ples, the second with the assembly
and its powers, the third with the
council and the fourth with the per-
manent Court of International Jus-
tice."
Dewey said the first three had been
discussed widely. "I believe," he add-
ed, "that the fourth major part of
the San Francisco Conference, of
which we have heard so little, is the
part which will finally determine
whether we have succeeded in start-
ing down th true road to the final
abolition of war.
Conscience of Mankind
"For the world court is the con-
science of mankind determining, un-l
der principles of justice, the disputes.
which otherwise wculd bring down
on us another holocaust."
CLASSIFIE D
D IRECTORY

Frost Destroys Orchards
In Western Michigan
Sweet Cherries Completely Wiped Out;
Peach, Apple Crops Damaged by Late Freeze
{By The Associated Press "t-ees was far advanced by unseason-
LANSING--Frost described by ob- able warm weather in March.
rservers as perhaps the worst -ver o The weather bureau Saturday af-
isit western Michigan in April spread ternoon forecast another killing frost
devastation through many early- for lower Michigan Sunday morning,
'udding orchards early yesterday. but said temperatures would be
Officials of the federal state crop slightly higher near Lake Michigan.
reporting service at Lansing said it ----_--
vculd be Monday or Tuesday before 1 *
:he full damage to the fruit crop Ed in!of
could be estimated.
R1ports from the growing areas,
icwever, indicated a complete loss
If the sweet cherry crop, and partial
damage to peaches and apples.4 W illow 1u
Temperatures as low as 22 degrees
were recorded in the Berrien-Van By The Associated Press
Buren County fruit belt, while far-
ther north, near Muskegon, the low WASHINGTON, April 28.-No war
zmark was 26 degrees. production now is in sight for the
I Widespread Damage giant Willow Run bomber plant when
Van Buren vineyard owners re- lroduction of B-24s is discontinued.
ported grape damage as high as 90 This was disclosed today by the
j: ar cent, and strawberry growers in Army Air Forces during a meeting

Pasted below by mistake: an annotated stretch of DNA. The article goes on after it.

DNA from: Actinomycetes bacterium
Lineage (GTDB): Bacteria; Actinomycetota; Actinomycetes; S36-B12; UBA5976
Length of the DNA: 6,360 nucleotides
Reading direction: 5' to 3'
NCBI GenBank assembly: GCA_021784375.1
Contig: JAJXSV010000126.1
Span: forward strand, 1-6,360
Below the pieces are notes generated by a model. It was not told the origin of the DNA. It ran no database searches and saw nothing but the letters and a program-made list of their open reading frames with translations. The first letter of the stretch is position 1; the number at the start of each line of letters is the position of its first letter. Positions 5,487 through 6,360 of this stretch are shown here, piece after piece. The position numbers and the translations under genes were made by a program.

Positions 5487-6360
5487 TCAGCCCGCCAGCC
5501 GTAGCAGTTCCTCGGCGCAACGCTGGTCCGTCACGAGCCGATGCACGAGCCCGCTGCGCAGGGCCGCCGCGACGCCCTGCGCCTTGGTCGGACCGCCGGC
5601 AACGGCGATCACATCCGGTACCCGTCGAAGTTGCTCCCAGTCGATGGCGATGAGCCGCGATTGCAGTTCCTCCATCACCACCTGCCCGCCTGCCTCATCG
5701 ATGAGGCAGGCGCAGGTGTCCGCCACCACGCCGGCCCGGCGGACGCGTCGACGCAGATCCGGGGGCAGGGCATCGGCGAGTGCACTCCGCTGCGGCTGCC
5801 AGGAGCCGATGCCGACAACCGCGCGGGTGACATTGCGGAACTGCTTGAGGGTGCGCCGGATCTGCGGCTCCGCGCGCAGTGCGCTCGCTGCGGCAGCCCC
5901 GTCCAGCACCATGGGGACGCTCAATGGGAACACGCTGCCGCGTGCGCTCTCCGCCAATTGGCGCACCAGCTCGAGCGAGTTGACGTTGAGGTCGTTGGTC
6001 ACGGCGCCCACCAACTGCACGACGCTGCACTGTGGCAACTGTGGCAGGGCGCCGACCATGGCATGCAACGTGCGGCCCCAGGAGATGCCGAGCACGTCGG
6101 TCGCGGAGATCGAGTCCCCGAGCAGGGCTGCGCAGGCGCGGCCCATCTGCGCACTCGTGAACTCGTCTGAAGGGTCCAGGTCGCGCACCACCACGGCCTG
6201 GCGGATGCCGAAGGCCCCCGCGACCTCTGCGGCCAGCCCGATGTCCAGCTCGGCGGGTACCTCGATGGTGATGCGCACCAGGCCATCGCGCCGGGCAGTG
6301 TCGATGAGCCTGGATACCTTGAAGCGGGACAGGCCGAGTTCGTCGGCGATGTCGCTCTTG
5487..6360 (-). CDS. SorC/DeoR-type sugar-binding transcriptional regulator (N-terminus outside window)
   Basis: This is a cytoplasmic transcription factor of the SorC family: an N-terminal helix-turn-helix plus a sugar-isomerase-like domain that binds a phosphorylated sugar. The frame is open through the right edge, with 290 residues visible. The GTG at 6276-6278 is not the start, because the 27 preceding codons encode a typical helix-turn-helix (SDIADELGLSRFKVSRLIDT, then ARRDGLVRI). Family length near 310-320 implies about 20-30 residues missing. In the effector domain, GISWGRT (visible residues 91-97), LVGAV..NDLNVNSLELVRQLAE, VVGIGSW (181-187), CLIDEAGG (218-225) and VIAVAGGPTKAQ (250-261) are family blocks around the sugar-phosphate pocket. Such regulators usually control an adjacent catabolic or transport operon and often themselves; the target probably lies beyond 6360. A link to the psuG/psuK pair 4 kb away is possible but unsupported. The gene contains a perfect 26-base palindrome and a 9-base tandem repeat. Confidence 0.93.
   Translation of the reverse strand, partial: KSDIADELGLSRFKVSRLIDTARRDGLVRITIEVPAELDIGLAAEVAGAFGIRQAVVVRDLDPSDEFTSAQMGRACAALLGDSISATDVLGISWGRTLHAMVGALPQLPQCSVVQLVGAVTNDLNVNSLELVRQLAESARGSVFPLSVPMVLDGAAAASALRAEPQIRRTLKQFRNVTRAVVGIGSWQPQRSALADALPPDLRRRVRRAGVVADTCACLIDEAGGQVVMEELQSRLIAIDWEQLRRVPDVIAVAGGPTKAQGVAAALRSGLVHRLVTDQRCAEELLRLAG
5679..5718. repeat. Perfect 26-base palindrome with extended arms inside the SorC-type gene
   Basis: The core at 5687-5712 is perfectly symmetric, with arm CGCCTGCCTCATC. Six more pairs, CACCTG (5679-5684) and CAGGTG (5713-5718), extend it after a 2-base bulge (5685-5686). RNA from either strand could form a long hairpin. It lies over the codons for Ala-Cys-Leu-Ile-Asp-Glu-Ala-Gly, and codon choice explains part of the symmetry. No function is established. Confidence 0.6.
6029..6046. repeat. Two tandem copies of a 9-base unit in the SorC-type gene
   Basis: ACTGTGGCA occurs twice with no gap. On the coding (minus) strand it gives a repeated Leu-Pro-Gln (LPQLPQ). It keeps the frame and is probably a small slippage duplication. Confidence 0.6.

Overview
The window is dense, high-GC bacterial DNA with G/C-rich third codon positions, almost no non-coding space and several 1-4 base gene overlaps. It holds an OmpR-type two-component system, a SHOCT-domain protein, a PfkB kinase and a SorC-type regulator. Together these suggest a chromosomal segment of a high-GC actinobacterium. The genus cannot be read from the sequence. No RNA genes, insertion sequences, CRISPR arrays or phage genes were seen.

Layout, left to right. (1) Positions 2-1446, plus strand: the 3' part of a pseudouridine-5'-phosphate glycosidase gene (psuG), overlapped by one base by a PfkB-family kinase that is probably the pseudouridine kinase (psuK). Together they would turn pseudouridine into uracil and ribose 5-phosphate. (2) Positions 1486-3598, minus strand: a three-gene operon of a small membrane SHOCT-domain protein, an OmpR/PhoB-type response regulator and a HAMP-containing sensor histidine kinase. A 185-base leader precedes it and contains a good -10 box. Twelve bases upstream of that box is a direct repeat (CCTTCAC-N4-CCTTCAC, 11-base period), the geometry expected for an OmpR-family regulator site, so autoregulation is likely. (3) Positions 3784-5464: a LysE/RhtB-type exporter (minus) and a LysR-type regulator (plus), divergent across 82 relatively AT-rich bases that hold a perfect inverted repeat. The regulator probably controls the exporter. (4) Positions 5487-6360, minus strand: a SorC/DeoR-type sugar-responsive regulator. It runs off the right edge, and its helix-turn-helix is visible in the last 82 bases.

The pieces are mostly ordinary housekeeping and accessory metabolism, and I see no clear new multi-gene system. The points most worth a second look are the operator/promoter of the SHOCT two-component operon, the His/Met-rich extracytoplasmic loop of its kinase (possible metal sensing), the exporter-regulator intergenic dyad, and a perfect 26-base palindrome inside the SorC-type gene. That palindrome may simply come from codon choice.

the South Haven area, as well as in ArmyladrsForedUingdA me g
Berrien County, reported a total loss with leaders of the United Automo-
of that crop. bile Workers (CIO), who came to
Growers in the Muskegon-Neway- Washington in an effort to determine
go-Oceana County areas reported the the plant's possible tueure use.
frost almost completely destroyed the Brig.-Gen. Frederick Hopkins, Jr.,
buds of Delicious apple trees while
loss among other varieties ranged of the AAF, it was learned, told the
from 25 to 50,per cent. . laboir leaders that nothing now is in
The sweet cherry crop in this area sight for the plant, and that there is
was regarded as a total loss, as it only a "remote possibility" that
was in the Traverse City region, but something will turn up.
part of the sour cherry crop survived Production of B-24 Liberators in
the low temperatures. the Ford-operated Willow Run plant
Early strawberries were virtually is scheduled to be halted by Aug. 1.
destroyed in Oceana County, but pea- In the meantime, the plant will op-
ches and apples there were reported orate on a reduced production sched-
not damaged severely. In Newaygo ule.
County some damage to apple buds Those who attended the meeting
was indicated. included William McAulay, regional
Early Spring Blamed UAW-CIO director, and Brendan
Orchards were especially vulner- Sexton, president of the Willow Run
able to the frost since budding of the Local, No. 50.

a

I.

{AP wirepnoto by radio from Moscow)
SOVIET BANNER RAISED IN BERLIN-Hero of the Soviet Union,
Captain of Guards Fedor Lipatkin, commander of a tank, element of
the Russian Army, hoists a Red banner on a balcany of a house in a2
captured block of Berlin. Caption on this Russian photo says Lipatkin's
tanks have traversed whole road from Stalingrad to capital of Hitlerite
Germany.
WAITING FOR LEFTY:
Germans Parade Across Elbe
River Surrenderin to Yanks

r

LOST AND FOUND

PUBLIC EYE
WORLD NEWS

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Owner's name indented on surface.
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clip-top between Angell a n d